Buying and Selling Higher Education: The Social Construction of the College Applicant

By McDonough, Patricia M. | Journal of Higher Education, July-August 1994 | Go to article overview

Buying and Selling Higher Education: The Social Construction of the College Applicant


McDonough, Patricia M., Journal of Higher Education


How high-school seniors become college students is a result of two separate but interacting processes. Applicants apply to and enroll in college at the encouragement of family, friends, teachers, counselors, advertising materials, and other sources [28]. Colleges conduct marketing assessments, establish entrance standards, select, and enroll students [20]. The demographics of high-school graduates would seem to indicate a buyer's market, yet although college access is easier now than twenty years ago, it is harder to get into what some people consider the "right" college because of increased competition and standards [39].

For upper-middle-class students who view college as a pivotal career investment, choosing the right college has become pressure-filled. An industry has grown up to help college-bound students: guidebooks and software for SAT coaching; private counselors; consortia offering paid trips for high-school counselors to obscure college campuses; and slick magazines selling private college educations marketed to students stratified by SAT scores and socioeconomic status. College admissions has become a complex, high-stakes game where insider information is difficult to come by and where the guidance counselor caseloads are staggering. Some parents consider their children's college prospects when choosing preschools [23], and admissions practitioners bemoan the extraordinary amounts of time and money that students spend in "packaging themselves" [16].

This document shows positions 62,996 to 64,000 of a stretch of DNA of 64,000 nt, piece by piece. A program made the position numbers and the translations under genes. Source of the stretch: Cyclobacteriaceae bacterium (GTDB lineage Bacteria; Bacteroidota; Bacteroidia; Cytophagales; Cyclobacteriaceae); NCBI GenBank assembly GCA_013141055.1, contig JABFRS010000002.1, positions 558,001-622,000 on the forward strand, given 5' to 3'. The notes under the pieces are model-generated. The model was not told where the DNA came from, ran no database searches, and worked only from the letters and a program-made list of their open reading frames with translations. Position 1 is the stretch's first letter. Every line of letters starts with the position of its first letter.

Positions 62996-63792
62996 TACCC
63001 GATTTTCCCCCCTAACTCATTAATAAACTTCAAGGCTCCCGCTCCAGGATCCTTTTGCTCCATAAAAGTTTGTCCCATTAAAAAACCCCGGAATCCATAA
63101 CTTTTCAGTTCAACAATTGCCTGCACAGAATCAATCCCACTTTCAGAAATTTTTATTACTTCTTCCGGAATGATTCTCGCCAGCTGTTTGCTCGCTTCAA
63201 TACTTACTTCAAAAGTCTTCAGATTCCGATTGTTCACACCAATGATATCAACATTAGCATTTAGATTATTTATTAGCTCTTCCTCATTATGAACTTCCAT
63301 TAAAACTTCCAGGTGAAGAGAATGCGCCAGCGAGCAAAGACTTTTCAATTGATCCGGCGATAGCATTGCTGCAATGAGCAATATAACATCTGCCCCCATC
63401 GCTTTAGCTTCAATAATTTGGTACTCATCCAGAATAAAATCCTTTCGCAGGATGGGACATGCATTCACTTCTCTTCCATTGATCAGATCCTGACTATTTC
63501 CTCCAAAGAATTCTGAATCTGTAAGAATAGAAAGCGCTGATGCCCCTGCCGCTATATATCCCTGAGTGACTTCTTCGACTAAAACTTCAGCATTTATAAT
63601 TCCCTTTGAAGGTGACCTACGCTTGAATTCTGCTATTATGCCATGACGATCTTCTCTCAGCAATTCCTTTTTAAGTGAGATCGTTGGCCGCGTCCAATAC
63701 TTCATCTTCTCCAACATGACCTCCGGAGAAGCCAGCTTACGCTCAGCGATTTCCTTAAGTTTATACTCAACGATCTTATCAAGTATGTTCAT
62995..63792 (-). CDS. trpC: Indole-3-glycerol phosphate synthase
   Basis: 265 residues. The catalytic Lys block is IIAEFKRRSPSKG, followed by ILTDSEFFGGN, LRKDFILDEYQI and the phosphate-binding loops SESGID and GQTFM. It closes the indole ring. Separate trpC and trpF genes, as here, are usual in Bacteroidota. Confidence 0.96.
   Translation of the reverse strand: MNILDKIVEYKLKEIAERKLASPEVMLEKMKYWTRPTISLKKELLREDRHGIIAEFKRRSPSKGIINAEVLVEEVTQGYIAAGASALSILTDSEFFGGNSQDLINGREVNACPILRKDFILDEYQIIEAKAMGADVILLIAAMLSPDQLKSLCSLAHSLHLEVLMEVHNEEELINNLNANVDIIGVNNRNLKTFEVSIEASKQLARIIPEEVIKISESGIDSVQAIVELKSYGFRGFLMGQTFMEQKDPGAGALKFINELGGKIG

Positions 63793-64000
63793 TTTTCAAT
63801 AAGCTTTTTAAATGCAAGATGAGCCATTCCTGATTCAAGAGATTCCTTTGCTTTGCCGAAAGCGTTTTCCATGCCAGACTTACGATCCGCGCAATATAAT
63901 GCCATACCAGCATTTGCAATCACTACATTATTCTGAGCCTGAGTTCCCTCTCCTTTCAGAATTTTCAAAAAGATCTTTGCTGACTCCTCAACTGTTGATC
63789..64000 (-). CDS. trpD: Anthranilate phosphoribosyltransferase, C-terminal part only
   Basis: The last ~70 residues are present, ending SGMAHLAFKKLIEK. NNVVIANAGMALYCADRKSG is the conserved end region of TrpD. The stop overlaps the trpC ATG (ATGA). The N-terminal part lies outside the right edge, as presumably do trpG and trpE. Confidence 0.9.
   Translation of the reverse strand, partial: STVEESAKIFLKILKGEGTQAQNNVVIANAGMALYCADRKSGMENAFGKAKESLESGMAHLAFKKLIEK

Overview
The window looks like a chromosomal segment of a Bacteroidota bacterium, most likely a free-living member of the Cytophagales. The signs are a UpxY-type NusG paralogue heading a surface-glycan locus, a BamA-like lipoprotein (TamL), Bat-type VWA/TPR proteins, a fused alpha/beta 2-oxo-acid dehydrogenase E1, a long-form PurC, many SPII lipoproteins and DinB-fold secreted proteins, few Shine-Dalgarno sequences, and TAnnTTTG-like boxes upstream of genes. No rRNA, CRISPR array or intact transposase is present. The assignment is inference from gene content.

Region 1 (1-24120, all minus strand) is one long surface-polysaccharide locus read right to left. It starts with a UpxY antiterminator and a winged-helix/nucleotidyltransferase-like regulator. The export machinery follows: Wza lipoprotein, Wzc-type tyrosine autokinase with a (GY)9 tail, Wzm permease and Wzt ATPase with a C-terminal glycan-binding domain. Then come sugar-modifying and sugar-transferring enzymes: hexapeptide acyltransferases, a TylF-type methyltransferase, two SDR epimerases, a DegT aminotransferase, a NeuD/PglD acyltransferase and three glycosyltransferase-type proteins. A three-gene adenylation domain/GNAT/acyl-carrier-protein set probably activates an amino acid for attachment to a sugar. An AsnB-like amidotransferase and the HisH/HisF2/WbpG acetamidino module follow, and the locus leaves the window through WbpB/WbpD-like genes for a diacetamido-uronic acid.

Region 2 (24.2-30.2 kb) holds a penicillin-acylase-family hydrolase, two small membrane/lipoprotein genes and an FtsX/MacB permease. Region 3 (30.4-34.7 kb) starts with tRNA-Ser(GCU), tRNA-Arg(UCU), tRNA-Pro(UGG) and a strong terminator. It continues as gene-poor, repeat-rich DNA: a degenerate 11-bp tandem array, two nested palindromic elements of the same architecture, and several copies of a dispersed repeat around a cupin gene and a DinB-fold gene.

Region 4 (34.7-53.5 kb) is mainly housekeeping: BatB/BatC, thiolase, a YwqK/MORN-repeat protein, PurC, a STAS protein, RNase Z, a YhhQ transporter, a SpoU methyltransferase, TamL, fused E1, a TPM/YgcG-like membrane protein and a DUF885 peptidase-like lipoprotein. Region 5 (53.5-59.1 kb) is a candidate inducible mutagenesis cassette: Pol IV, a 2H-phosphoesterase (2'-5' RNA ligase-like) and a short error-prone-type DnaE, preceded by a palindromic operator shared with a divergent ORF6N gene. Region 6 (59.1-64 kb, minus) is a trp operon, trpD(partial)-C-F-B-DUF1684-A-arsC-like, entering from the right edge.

In this article I am defining all aspects of the interinstitutional transition of an individual from high school to college as the "field of college admissions" [4]. I examine changes in this field in the 1980s and 1990s and the way in which nonschool-based admission assistance services have developed and expanded. I describe and label these nonschool-based services "admissions management." I offer this concept as an individual-level counterpart to the idea of enrollment management that has become prevalent in the literature on higher education. Admissions management is a constellation of behaviors which include buying services to help mostly high-SES, college-bound students maximize their college prospects, package themselves, and anchor themselves emotionally as they navigate the troubled waters of college admissions. I also describe the social construction of a new type of person--a college applicant--who in making the high school to college transition needs professional help, specifically, the assistance of a private, independent educational consultant.